Occasionally it becomes necessary to buy new underwear. Elastic frays, fabric thins, straps break, and finally one’s listless little heap of lingerie seems sad and barely functional. This observation prompted me to take a trip to Macy’s last week, where I ascended a narrow escalator and found my way to Intimate Apparel strategically located upstairs and to the rear.
When I was a child, Macy’s was a classy store. In those years before shopping malls and discount chains and the unimaginable phenomenon of sitting in front of a computer at home and procuring merchandise online, department stores were important destinations. We went to the one on Flatbush Avenue, pictured to the left. As mundane as that building may seem, the photo confirms my memory of a wall of windows on the upper floors, where shafts of sunlight entered and cast a kind of spell. Bicycles gleamed, china sparkled, and there were mysteries in unpacked cardboard cartons.
Indeed the place was an emporium of worldly goods, including an actual toy department upstairs, and model rooms displaying furniture where you could pretend you lived, and lamps you could click on and adjust and decide for yourself which warm glow of light you would choose to cast upon the space if it were yours. There were thick drapes and sheer curtains, men’s neckties in bright colors fanned out on tables, and circular racks of summer dresses, better and casual, and white pleated skirts, and pin striped seersucker blazers. There was jewelry, fine and costume…and millinery, oh, how I loved millinery, hats adorned with nets and ribbons and feathers and flowers and tiny birds and bees…and there was even a section called notions.
I’ve read a lot about the economic and cultural shifts that have led to the demise of department stores. Times change, people adapt, and we don’t need more hand-wringing. That said, it was strange to enter Macy’s last week, because it felt like an abandoned ship. Instead of displays, clumps of stuff were crammed on racks, everything looking shopworn, and signs announced price slashing, 40-percent off lowest price, shouting deals, deals, deals. There were vague scents of perfume by the cosmetic counters, but it mostly smelled like cheap goods, some intangible synthesis of polyester, plastic, and insouciance. A few weary customers browsed. I felt suddenly sleepy.
There were a lot of Intimates. I had no idea there were so many variations of panties, bras, or camisoles, and such clever garments for the squeezing in and smoothing out of girth. I noticed groupings of items up to 70% off, took a quick look at those, and understood why they were there. I went over to a normal-priced rack and selected a few pairs of panties in boy cut, hi-cut, French cut, brief….no sense even looking at thong or string bikini. I narrowed these down to six pairs, and made my way to the register. Alas, the woman who had been idly standing there a few minutes earlier informed me unapologetically that she was just about to start her lunch break, but I could go anywhere else. Theoretically this was true, but most of the stations appeared to be un-staffed.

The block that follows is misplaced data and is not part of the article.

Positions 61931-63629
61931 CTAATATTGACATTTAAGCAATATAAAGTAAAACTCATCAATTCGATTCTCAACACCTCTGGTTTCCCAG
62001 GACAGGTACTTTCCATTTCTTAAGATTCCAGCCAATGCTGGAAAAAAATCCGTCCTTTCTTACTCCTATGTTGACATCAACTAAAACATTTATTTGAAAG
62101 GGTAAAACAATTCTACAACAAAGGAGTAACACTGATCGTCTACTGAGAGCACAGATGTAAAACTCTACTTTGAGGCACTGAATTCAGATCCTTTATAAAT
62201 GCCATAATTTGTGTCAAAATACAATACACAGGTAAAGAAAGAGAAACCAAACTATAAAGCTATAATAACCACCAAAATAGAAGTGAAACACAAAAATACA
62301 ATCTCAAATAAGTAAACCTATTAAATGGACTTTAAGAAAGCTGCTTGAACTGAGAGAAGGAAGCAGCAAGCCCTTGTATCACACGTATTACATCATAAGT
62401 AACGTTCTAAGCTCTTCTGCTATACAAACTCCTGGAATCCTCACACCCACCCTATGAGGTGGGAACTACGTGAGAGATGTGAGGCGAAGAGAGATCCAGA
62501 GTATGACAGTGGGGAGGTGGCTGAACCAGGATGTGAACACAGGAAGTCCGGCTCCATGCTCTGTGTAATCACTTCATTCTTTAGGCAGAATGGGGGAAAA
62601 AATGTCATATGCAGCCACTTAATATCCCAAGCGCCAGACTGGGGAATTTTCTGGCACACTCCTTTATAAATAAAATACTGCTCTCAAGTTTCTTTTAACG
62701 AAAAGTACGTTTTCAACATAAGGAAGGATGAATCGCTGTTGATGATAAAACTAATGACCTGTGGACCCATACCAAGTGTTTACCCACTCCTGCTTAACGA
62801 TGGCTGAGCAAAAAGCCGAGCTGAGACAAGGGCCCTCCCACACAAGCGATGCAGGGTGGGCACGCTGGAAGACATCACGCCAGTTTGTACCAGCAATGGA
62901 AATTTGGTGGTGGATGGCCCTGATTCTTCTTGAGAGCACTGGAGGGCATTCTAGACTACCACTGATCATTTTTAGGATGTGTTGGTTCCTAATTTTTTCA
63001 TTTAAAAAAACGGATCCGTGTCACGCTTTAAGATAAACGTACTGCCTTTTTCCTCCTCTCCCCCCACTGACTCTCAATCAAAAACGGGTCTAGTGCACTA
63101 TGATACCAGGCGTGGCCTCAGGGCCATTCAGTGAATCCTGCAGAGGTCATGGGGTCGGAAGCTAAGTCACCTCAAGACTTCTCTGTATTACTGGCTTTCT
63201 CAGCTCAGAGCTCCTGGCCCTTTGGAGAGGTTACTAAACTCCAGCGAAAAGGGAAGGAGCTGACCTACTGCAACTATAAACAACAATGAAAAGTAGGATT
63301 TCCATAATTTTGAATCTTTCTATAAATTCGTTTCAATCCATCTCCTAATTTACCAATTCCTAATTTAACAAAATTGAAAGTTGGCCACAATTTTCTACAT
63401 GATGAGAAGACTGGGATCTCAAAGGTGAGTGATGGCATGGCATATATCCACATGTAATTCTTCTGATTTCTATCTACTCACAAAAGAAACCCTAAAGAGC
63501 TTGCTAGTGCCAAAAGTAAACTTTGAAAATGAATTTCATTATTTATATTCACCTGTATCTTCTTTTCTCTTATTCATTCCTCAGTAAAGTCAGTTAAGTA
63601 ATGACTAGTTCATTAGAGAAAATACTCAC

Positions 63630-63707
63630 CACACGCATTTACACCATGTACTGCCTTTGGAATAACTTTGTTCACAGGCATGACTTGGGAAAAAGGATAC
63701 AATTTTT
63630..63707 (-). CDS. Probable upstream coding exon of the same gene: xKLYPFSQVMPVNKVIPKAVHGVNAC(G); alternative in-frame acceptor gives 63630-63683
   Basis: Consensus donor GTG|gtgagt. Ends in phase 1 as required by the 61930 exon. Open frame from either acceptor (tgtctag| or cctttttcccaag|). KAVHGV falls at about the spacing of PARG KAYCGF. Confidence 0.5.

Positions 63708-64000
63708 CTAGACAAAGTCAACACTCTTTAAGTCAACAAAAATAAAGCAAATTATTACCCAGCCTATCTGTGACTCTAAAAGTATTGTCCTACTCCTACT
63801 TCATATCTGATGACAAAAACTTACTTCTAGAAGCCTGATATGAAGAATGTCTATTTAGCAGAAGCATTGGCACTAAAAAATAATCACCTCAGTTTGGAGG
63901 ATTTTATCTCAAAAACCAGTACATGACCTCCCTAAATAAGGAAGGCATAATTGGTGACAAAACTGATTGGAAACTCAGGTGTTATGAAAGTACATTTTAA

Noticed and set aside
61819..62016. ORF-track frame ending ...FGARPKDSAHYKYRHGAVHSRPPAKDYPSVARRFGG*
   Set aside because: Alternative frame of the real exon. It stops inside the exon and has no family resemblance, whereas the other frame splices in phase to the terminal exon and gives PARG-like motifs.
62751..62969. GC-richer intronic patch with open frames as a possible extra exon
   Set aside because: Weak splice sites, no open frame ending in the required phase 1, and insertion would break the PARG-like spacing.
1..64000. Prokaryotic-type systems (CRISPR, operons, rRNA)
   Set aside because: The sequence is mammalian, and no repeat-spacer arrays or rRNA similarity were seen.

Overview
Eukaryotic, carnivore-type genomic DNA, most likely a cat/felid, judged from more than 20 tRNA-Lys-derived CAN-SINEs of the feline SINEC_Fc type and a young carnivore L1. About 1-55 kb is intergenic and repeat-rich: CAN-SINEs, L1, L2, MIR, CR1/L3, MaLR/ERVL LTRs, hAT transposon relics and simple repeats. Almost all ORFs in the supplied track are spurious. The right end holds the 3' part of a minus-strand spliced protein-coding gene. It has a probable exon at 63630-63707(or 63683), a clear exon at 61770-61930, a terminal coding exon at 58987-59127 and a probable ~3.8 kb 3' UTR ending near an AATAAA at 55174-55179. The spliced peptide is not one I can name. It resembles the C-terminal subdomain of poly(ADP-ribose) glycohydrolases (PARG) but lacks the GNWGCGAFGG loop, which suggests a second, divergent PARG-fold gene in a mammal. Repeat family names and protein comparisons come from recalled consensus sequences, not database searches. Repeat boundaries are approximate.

Finally, I noticed a desk where a thin young man with wire-framed glasses was working the register. Six customers stood in line awaiting their turn, and I took my place at the back. Apparently there were no simple transactions. The line moved slowly. The woman in front of me griped in equal parts about the tacky merchandise, poor service, and the bad music being piped in at this moment. She recalled going to Buffum’s or Bullock’s with her mother for back-to-school shopping when she was a kid. She talked about how everything had gone downhill. I was getting depressed.
But department store memories were uncorked now and pouring into my head. I remembered myself as a little girl in Macy’s, going to the ladies’ room all by myself. Everything was shiny, all tile and metal, and the room had echo potential, as bathrooms often do, which I imagine is why so many people sing in the shower. I entered a stall, unrolled a strip of toilet paper and set it on the toilet seat before sitting, as my mother had taught me to do, then hoisted myself up to take a pee.
The echo potential, combined with a misguided illusion of privacy in the little stall, and sparked by that old department store magic, caused me to break into song. The song was one I used to hear on the radio. The lyrics went like this:
Sing, everyone sing.
Sing, everyone sing.
All of your troubles will vanish like bubbles.
Sing, everyone sing.
I was belting it out. My voice took on a vibrato I didn’t even know I could produce. I sounded great! I sang it over and over, my troubles vanishing like bubbles, my vocal stylings sophisticated beyond my years, my voice ringing out from the toilet stall and bouncing back from the tile walls, an instrument of pure exuberance.
It’s hard to say how long the concert continued, but eventually I flushed and made my exit. Three women who had been standing there by the sinks, shopping bags at their sides, were watching me step out. One of them applauded me indulgently. One of them just stared at me and said, “Wow. All of that was you? That was a lot of singing to be coming out of one little girl.”
I was mortified. So thoroughly mortified that here I am remembering it, sixty years later.
But what really amazes me sixty years later is the realization that I had so much capacity for unbridled joy that I would spontaneously break into song in a public restroom and think nothing of it. Where does it go, all those unfiltered impulses and undiluted wonder? Must maturity imply shutting down so much of it?
Maybe there’s still a bit of magic even in the Macy’s, something in the parking lot worth singing about, stories worth hearing from the people in line eyeing their cellphones and worried about what they’re missing. I’m going to try to open up, re-see, be defiantly naive.
Maybe the thing that changed the most was me.